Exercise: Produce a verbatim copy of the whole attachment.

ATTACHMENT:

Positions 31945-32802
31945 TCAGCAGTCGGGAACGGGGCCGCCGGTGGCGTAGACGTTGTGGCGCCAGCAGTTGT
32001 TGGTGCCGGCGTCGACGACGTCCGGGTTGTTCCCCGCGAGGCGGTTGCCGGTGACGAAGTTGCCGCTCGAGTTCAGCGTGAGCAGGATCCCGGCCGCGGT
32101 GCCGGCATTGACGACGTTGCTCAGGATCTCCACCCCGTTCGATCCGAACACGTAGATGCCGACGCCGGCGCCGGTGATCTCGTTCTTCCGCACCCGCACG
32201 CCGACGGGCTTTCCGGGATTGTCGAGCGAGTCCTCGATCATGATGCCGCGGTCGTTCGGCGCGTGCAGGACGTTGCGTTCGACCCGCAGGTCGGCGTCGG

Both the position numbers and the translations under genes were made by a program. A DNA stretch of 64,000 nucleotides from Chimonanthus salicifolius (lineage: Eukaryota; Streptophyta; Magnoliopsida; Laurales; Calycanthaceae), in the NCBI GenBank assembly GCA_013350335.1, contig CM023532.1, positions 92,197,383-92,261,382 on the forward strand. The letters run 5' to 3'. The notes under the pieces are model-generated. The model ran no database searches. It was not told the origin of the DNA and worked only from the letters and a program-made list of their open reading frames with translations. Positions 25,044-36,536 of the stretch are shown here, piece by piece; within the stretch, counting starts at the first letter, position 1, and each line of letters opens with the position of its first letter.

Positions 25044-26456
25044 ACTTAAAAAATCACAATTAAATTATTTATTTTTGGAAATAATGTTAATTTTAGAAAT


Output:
Positions 31945-32802
31945 TCAGCAGTCGGGAACGGGGCCGCCGGTGGCGTAGACGTTGTGGCGCCAGCAGTTGT
32001 TGGTGCCGGCGTCGACGACGTCCGGGTTGTTCCCCGCGAGGCGGTTGCCGGTGACGAAGTTGCCGCTCGAGTTCAGCGTGAGCAGGATCCCGGCCGCGGT
32101 GCCGGCATTGACGACGTTGCTCAGGATCTCCACCCCGTTCGATCCGAACACGTAGATGCCGACGCCGGCGCCGGTGATCTCGTTCTTCCGCACCCGCACG
32201 CCGACGGGCTTTCCGGGATTGTCGAGCGAGTCCTCGATCATGATGCCGCGGTCGTTCGGCGCGTGCAGGACGTTGCGTTCGACCCGCAGGTCGGCGTCGG

Both the position numbers and the translations under genes were made by a program. A DNA stretch of 64,000 nucleotides from Chimonanthus salicifolius (lineage: Eukaryota; Streptophyta; Magnoliopsida; Laurales; Calycanthaceae), in the NCBI GenBank assembly GCA_013350335.1, contig CM023532.1, positions 92,197,383-92,261,382 on the forward strand. The letters run 5' to 3'. The notes under the pieces are model-generated. The model ran no database searches. It was not told the origin of the DNA and worked only from the letters and a program-made list of their open reading frames with translations. Positions 25,044-36,536 of the stretch are shown here, piece by piece; within the stretch, counting starts at the first letter, position 1, and each line of letters opens with the position of its first letter.

Positions 25044-26456
25044 ACTTAAAAAATCACAATTAAATTATTTATTTTTGGAAATAATGTTAATTTTAGAAAT